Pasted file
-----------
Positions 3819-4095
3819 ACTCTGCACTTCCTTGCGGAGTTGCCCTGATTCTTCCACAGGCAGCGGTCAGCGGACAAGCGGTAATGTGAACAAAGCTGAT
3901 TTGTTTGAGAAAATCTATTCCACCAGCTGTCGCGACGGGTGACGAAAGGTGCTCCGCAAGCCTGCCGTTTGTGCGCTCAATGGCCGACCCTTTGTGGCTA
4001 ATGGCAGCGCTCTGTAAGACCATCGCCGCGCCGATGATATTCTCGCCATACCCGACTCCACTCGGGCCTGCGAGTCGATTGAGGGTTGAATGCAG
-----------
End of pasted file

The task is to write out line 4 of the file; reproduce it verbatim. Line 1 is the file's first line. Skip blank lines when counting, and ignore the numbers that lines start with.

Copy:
4001 ATGGCAGCGCTCTGTAAGACCATCGCCGCGCCGATGATATTCTCGCCATACCCGACTCCACTCGGGCCTGCGAGTCGATTGAGGGTTGAATGCAG